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Improving survival in idiopathic pulmonary arterial hypertension: revisiting the “kingdom of the near-dead”
  1. S Mehta,
  2. G J Shoemaker
  1. Southwest Ontario Pulmonary Hypertension Clinic, Divisions of Respirology and Cardiology, Departments of Medicine, London Health Sciences Center, and The Centre for Critical Illness Research, Lawson Health Research Institute, University of Western Ontario, London, Ontario Canada
  1. Correspondence to:
    Dr S Mehta
    Division of Respirology, London Health Sciences Center - South Street Hospital, London, Ontario, Canada N6A 4G5;

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Recent advances in the treatment of idiopathic PAH have resulted in increased survival

Idiopathic pulmonary arterial hypertension (PAH), formerly known as primary pulmonary hypertension, is characterised by raised pulmonary artery pressure and pulmonary vascular resistance in the absence of underlying significant cardiopulmonary or other medical disease. Idiopathic PAH is a progressive disorder that usually culminates in right ventricular failure and death. Moreover, patients with idiopathic PAH are often severely limited on exertion by dyspnoea and fatigue, and thus suffer from a poor quality of life.

Despite clinical recognition of idiopathic PAH for more than 100 years, there have been few effective therapeutic options until recently. Given the previous absence of effective pharmacological therapy, surgical removal of the disease by lung transplantation has been an important therapeutic option for patients with idiopathic PAH. Lung transplantation is associated with rapid and sustained improvement in pulmonary haemodynamics.1 Moreover, in individual patients with idiopathic PAH who do not respond to medical treatment, timely lung transplantation will often be associated with improved survival even though long term survival after lung transplantation remains poor.2,3

One of the first long term pharmacological approaches used for treating idiopathic PAH was systemic anticoagulation. In patients with idiopathic PAH, pulmonary microvascular thrombosis is present histologically and there is laboratory evidence of a procoagulant haematological state.4,5 Moreover, both retrospective and non-randomised cohort studies have suggested a survival benefit of systemic anticoagulation in idiopathic PAH.6,7 Although not formally studied in a randomised controlled trial, systemic anticoagulation is recommended for the majority of patients with PAH in the absence of a clear contraindication based on assessment of individual bleeding risk.8


Ongoing basic biological and clinical research has led to tremendous advances in our understanding of the pathobiology of idiopathic PAH. Moreover, an increasing number of novel therapeutic agents targeting these pathobiological features have been studied in randomised clinical trials and many are available and recommended for clinical use in patients with idiopathic PAH. These include prostacyclin derivatives such as intravenous epoprostenol, subcutaneous treprostinil, inhaled iloprost, and oral beraprost, as well as other novel oral pulmonary hypertension treatments such as the non-selective endothelin receptor antagonist bosentan and the phosphodiesterase V inhibitor sildenafil.8,9,10,11,12,13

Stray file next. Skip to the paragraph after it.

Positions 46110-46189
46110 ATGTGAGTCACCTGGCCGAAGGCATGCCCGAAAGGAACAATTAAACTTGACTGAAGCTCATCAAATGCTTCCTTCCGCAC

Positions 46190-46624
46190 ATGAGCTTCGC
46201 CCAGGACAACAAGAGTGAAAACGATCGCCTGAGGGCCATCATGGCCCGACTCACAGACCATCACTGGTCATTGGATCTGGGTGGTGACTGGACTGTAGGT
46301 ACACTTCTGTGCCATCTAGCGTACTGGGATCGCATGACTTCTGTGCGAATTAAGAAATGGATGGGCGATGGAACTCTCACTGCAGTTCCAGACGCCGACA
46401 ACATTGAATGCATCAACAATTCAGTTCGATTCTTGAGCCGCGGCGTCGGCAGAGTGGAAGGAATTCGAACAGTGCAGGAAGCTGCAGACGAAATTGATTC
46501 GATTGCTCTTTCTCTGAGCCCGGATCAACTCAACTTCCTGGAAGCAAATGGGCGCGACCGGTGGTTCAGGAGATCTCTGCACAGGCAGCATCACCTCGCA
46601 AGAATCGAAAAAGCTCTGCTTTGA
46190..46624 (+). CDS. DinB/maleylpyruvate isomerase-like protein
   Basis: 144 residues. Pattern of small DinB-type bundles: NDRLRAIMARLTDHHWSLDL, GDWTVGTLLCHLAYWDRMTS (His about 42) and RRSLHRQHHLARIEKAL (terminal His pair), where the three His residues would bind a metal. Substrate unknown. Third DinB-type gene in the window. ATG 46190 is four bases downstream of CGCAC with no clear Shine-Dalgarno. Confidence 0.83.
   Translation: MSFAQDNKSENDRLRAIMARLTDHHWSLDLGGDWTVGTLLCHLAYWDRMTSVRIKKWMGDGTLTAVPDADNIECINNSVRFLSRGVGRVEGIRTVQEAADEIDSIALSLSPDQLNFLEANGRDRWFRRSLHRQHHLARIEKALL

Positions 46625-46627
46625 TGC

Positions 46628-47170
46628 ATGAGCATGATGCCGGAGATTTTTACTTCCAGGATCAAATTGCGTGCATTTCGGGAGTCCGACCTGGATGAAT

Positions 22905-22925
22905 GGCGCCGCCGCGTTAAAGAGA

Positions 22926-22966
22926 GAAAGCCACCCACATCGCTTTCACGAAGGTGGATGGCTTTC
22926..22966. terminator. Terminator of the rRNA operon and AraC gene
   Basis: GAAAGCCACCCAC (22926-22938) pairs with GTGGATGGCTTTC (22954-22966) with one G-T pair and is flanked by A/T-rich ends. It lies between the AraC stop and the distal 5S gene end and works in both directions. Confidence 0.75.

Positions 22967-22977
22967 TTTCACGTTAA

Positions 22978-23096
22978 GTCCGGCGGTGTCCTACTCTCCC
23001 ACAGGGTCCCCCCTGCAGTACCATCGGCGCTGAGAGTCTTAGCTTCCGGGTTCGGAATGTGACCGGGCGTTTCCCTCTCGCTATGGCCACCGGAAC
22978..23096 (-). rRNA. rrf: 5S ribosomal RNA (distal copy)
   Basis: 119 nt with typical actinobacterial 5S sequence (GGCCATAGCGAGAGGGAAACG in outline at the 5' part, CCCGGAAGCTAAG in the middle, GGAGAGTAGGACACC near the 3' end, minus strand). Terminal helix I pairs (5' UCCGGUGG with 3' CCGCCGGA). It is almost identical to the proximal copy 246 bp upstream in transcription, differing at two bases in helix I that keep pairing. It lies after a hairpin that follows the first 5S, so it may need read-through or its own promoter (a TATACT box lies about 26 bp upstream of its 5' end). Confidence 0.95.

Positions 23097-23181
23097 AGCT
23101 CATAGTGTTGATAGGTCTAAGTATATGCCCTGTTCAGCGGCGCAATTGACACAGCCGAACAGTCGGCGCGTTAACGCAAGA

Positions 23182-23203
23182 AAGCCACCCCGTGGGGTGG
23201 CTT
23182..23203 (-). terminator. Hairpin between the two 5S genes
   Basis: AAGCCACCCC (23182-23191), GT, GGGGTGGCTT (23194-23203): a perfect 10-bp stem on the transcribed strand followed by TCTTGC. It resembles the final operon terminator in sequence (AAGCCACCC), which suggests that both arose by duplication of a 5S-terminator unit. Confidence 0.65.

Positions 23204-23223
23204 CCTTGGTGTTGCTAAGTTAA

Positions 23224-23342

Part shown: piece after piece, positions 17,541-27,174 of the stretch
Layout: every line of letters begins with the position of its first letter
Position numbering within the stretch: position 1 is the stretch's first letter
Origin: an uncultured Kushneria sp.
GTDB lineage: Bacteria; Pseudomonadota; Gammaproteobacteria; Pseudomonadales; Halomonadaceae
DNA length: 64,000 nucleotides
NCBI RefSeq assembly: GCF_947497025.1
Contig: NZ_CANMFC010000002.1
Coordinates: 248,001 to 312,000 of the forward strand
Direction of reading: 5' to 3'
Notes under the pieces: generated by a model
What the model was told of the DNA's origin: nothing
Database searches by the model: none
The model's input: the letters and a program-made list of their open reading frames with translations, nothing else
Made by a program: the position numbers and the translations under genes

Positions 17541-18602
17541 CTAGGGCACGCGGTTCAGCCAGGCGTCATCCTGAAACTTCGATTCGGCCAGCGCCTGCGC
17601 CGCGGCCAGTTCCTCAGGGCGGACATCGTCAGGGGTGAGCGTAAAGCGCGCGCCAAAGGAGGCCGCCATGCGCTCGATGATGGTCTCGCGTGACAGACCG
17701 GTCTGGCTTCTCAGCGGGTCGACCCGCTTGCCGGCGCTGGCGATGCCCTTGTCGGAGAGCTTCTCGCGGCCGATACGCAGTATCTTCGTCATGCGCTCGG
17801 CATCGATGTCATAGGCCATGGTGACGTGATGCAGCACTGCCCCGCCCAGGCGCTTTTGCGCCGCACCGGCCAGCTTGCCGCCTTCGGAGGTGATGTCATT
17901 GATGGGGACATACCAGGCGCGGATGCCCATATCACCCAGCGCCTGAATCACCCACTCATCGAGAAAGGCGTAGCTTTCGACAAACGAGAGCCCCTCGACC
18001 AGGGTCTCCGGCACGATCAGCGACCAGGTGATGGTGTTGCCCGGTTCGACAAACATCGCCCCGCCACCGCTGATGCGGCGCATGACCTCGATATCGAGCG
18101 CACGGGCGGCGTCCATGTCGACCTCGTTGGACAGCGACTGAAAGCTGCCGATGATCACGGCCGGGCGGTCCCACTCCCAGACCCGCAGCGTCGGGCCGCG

These new treatments for pulmonary hypertension have been shown to improve pulmonary haemodynamics as well as clinically relevant end points such as symptoms and functional capacity, objectively measured exercise capacity, and quality of life in many patients with idiopathic PAH. But are such improvements in the morbidity associated with idiopathic PAH enough? Most would agree that improvements in symptoms and functional capacity should not be the only goals. Patients with idiopathic PAH, a disease which is usually fatal, have been suggested to live in a “kingdom of the near-dead”.14 An improvement in survival has therefore always been an important goal of treatment for both patients and their caregivers.

A significant survival benefit has been suggested in patients with idiopathic PAH treated with several agents including oral calcium channel blockers, intravenous epoprostenol, oral beraprost, and oral bosentan (table 1). Chronic treatment with high dose calcium channel blockers was the first to show a survival benefit in these patients.7 Although treatment of idiopathic PAH with calcium channel blockers has not been assessed in a randomised controlled trial, high dose calcium channel blockers are accepted as first line oral treatment for some patients with idiopathic PAH based on the dramatic survival benefit observed in a non-randomised cohort trial and long term clinical experience.7,15 Unfortunately, only a minority of patients with idiopathic PAH (13–27%) demonstrate acute vasodilator responsiveness.7,15 Moreover, sustained long term reductions in pulmonary arterial pressure may only be achieved with high dose calcium channel blockers in perhaps half of acute vasodilator responders,15 so only 7–15% of patients with idiopathic PAH may have improved survival with chronic calcium channel blocker treatment.

Table 1

 Studies reporting improved survival with pulmonary hypertension specific treatment in patients with idiopathic PAH

For the large majority of idiopathic PAH patients who are not candidates for long term treatment with calcium channel blockers, an increasing number of therapeutic agents are becoming available. In such patients the first alternative was continuous intravenous delivery of epoprostenol. In a landmark study,9 intravenous epoprostenol treatment was associated with a significant survival benefit compared with standard treatment, although survival was not the primary end point. Several groups have recently published their long term experience confirming a survival benefit of intravenous epoprostenol treatment.16–18 A small retrospective study suggests a survival benefit of an oral prostacyclin derivative, beraprost.19